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Published review outlines bitter orange safety, efficacy

Published review outlines bitter orange safety, efficacy
Analysis showcases bitter orange’s efficacy, explains that claims of negative side effects are without basis.

“A Review of the Human Clinical Studies Involving Citrus aurantium (Bitter Orange) Extract and its Primary Protoalkaloid p‑Synephrine,” published in the September 2012 issue of International Journal of Medical Sciences, concludes that "bitter orange extract and p-synephrine increase metabolism and energy expenditure" and "when taken for periods of time up to 12 weeks may result in modest weight loss." The review also finds that "p-synephrine alone or in combination with caffeine does not appear to produce significant adverse cardiovascular effects or pose a risk to human health at doses commonly ingested orally."

Authored by two of the country’s foremost researchers of natural performance-enhancing ingredients—Sidney J. Stohs, PhD, and Harry G. Preuss, MD—in conjunction with Mohd Shara, PharmD, PhD, the article provides an in-depth scientific analysis of the chemistry, efficacy and safety of bitter orange drawn from 56 clinical research studies and other reference sources.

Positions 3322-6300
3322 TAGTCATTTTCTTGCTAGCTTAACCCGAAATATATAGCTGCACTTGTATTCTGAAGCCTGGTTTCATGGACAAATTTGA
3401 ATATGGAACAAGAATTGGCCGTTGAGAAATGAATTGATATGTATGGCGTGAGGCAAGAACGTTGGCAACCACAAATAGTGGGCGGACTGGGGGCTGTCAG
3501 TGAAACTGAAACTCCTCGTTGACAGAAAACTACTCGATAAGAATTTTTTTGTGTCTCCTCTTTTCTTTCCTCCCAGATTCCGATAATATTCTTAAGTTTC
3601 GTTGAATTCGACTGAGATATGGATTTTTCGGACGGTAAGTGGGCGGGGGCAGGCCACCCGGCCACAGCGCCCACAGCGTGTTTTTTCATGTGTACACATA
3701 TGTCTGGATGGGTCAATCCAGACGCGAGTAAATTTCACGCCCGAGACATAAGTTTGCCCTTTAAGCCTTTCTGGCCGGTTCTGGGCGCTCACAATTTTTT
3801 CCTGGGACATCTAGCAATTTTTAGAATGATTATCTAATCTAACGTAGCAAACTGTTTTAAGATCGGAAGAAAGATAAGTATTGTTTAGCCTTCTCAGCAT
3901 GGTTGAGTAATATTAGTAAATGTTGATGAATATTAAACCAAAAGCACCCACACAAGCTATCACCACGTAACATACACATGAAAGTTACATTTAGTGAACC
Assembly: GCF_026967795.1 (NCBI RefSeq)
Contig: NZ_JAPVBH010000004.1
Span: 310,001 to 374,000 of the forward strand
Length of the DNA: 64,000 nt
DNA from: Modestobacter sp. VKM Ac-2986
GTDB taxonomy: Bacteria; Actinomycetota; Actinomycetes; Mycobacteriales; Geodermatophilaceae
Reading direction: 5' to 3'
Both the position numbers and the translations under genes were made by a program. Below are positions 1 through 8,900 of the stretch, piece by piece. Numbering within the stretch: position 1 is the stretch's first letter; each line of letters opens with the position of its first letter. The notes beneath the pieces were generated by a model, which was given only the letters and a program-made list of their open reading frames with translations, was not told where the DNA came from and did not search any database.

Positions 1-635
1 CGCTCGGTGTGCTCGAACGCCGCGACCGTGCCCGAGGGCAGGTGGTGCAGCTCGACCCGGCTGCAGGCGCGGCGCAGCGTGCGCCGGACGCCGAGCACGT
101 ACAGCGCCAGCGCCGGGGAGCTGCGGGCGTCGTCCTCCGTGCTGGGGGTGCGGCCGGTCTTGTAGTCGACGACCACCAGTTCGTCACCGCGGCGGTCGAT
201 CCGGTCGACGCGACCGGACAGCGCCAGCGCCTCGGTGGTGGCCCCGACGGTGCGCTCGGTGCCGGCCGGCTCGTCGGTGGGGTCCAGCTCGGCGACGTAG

This review of the most current research and knowledge available on bitter orange summarizes the results of more than 20 studies involving a total of approximately 360 subjects who consumed bitter orange/p-synephrine alone or in combination with other ingredients. More than half of the subjects involved in these studies were overweight, and approximately two-thirds consumed 132 mg to 528 mg of caffeine per day.

The summary also contains a detailed discussion of p-synephrine receptor binding and the reasons for the absence of negative cardiovascular side effects, noting that "Properties possessed by m-synephrine are inappropriately attributed to bitter orange extract and p-synephrine, and clinical case study reports and reviews involving bitter orange extract frequently make inappropriate references to m-synpephrine." m-Synephrine (phenylephrine)—which is often found in nasal decongestants and sprays - has the potential for raising blood pressure in humans.

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